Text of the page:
Assuntos
Neoplasias/epidemiologia , Adolescente , Distribuição por Idade , Idade de Início , Criança , Pré-Escolar , Europa (Continente)/epidemiologia , Feminino , Disparidades nos Níveis de Saúde , Humanos , Incidência , Lactente , Recém-Nascido , Masculino , Neoplasias/diagnóstico , Sistema de Registros , Fatores de Risco , Fatores de Tempo , Adulto Jovem
18.
Cancer Epidemiol ; 55: 17-22, 2018 08.
Artigo em Inglês | MEDLINE | ID: mdl-29758490

RESUMO

BACKGROUND: Uruguay, a country with one of the highest lung cancer rates worldwide, initiated a series of comprehensive anti-smoking measures in 2005. We assess the tobacco control policies in the context of cohort-driven lung cancer incidence trends over a 25-year period, providing baseline predictions to 2035. METHODS: Using data from the National Cancer Registry of Uruguay, an age-period-cohort analysis of trends 1990-2014 was performed. The NORDPRED package was used to predict the annual number of new cases of lung cancer and incidence rates up to 2035. RESULTS: In men, age-standardised (world) rates declined from a peak of 165.6 in 1995 to 103.1 by 2014, translating to a 70% reduction in the risk of lung cancer in men born in 1970 relative to the early-1940s. In females, rates increased steadily from 18.3 in 1991 to 30.0 by 2014, with successive increases in risk among generations of women born 1940-1960. There is however evidence of a decline in observed rates in women born recently. Extrapolations of the trends indicate an 8% reduction in the mean number of new lung cancer cases in men by 2035, but a 69% increase in women. CONCLUSION: Despite observed and predicted reductions in lung cancer incidence in Uruguayan men, rates among women are set to continue to increase, with a large rise in the annual number of female lung cancer diagnoses expected before 2035. There are signals of a diminishing risk among recent generations of women born after 1960. The current analysis provides important baseline information in assessing the future impact of the recent tobacco control initiatives in Uruguay.


Assuntos
Neoplasias Pulmonares/epidemiologia , Prevenção do Hábito de Fumar/legislação & jurisprudência , Adulto , Idoso , Estudos de Coortes , Feminino , Humanos , Incidência , Masculino , Pessoa de Meia-Idade , Sistema de Registros , Uruguai/epidemiologia
19.
Lancet Haematol ; 5(1): e14-e24, 2018 Jan.
Artigo em Inglês | MEDLINE | ID: mdl-29304322

RESUMO

BACKGROUND: Leukaemia is a heterogeneous group of haemopoietic cancers that comprises a number of diverse and biologically distinct subgroups. We examine the leukaemia burden worldwide and highlight the distinct incidence patterns in order to elucidate explanatory factors that may support preventive measures and health resource planning. We aimed to estimate the global burden of leukaemia incidence according to the four major subtypes stratified by age and sex. METHODS: In this population-based study, we assessed leukaemia incidence for the major subtypes using the Cancer Incidence in Five Continents Volume X (CI5-X), which includes data from 290 cancer registries in 68 countries covering the diagnostic period 2003-07, for all ages and both sexes. We then extracted counts and incidence rates in 184 countries for the year 2012 from IARC's GLOBOCAN database of national estimates. We calculated age-specific incidence rates per 100 000 person-years and age-standardised rates (ASRs) using the world standard population by country, sex, age group, and where applicable, by major subtypes. We excluded from all analyses registries for which the total number of leukaemia cases was less than 100 or the proportion of microscopically verified (MV%) cases was less than 80% (2572 cases). FINDINGS: 717 863 cases between 2003-07 were included in this analysis. More than 350 000 new leukaemia cases were estimated in 2012. We observed substantial variation in incidence between and within world regions. The highest leukaemia incidence rates for both sexes were estimated in Australia and New Zealand (ASR per 100 000 11·3 in males and 7·2 in females), Northern America (10·5 in males and 7·2 in females), and western Europe (9·6 in males and 6·0 in females), and the lowest was in in western Africa (1·4 in males and 1·2 in females). Rates were generally higher in males than females with an overall male to female ratio of 1·4. In children, acute lymphoblastic leukaemia was the main subtype in all studied countries in both sexes, and characterised by a bimodal age-specific pattern. The subtype distribution was more diverse in adults, with a relatively higher proportion of chronic lymphocytic leukaemia in most European and North American countries, whereas rates of acute lymphoblastic leukaemia remained relatively high among adults in selected South American, Caribbean, Asian, and African populations. INTERPRETATION: Geographical disparities in leukaemia might partly be explained by quality of, and access to, health systems linked to resource levels, although there is probably a role for aetiological factors, including gene-environment interactions. The observed bimodal pattern could be due to different risk factors affecting different ages, and might include a genetic component. FUNDING: European Commission's FP-7 Marie Curie Actions-People-COFUND.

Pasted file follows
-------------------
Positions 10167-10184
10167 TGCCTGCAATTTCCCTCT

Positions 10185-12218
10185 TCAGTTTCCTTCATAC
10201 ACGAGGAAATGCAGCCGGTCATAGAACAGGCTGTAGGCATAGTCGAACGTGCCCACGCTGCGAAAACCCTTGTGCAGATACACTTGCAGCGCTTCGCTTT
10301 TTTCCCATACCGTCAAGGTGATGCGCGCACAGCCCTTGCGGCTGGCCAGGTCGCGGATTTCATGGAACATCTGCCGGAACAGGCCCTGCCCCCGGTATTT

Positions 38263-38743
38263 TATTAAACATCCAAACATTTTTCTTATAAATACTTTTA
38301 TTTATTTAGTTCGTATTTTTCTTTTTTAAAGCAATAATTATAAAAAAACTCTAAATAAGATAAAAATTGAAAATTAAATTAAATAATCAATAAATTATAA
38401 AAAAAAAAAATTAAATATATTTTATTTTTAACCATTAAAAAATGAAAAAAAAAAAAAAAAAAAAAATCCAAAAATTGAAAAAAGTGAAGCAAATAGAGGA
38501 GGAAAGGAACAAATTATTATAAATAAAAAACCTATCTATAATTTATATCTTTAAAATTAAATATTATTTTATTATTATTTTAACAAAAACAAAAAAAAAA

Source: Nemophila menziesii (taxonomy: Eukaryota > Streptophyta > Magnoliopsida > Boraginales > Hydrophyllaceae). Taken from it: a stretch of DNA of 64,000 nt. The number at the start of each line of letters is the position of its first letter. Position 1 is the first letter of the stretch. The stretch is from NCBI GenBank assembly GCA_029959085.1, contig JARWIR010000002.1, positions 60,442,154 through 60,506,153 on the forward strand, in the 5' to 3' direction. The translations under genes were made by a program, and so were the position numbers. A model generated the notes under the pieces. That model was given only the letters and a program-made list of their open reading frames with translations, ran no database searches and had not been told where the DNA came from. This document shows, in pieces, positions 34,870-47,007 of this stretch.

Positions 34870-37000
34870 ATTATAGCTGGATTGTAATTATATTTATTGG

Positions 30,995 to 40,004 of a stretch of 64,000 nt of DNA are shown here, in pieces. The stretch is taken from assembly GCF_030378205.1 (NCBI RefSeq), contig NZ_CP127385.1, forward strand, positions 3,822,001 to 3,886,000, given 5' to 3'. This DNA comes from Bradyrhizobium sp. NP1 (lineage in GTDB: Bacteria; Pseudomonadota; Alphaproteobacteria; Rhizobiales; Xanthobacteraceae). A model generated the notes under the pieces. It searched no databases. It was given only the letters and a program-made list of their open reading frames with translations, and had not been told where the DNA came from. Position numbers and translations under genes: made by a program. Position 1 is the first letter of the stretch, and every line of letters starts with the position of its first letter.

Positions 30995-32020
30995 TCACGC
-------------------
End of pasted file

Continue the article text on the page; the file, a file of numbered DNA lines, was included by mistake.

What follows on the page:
Assuntos
Leucemia/epidemiologia , Adulto , Idoso , Idoso de 80 Anos ou mais , Criança , Pré-Escolar , Feminino , Humanos , Incidência , Lactente , Internacionalidade , Masculino , Pessoa de Meia-Idade , Adulto Jovem
20.
Lancet Oncol ; 18(10): e573-e586, 2017 10.
Artigo em Inglês | MEDLINE | ID: mdl-28971824

RESUMO

Peru, like several other South American countries, is experiencing remarkable population growth, ageing, and urbanisation, which has given rise to profound changes in its epidemiological profile. Prostate and breast cancer are the most frequent cancers in men and women, respectively, in Lima and Arequipa, the two areas with population-based cancer registries. However, infection-associated cancers (cervix and stomach) are also common, and rank highest in the national cancer mortality profile. Although a foundation of surveillance informs cancer-control initiatives in Peru, improvements in the vital statistics system, and the quality and use of incidence data for the planning and assessment of cancer prevention and control actions, are needed. Existing population-based cancer registries in Lima and Arequipa, and linkages to the established national mandatory cancer reporting system, are crucial for the collection of high-quality data on national cancer incidence. The delivery of effective cancer prevention and control measures requires sustained investment in the collection of high-quality data capable of informing policies and driving research programmes.


Assuntos
Neoplasias/epidemiologia , Neoplasias/patologia , Sistema de Registros , Adulto , Distribuição por Idade , Neoplasias da Mama/epidemiologia , Neoplasias da Mama/patologia , Feminino , Previsões , Geografia , Inquéritos Epidemiológicos , Humanos , Incidência , Masculino , Pessoa de Meia-Idade , Peru/epidemiologia , Neoplasias da Próstata/epidemiologia , Neoplasias da Próstata/patologia , Distribuição por Sexo , América do Sul/epidemiologia , Análise de Sobrevida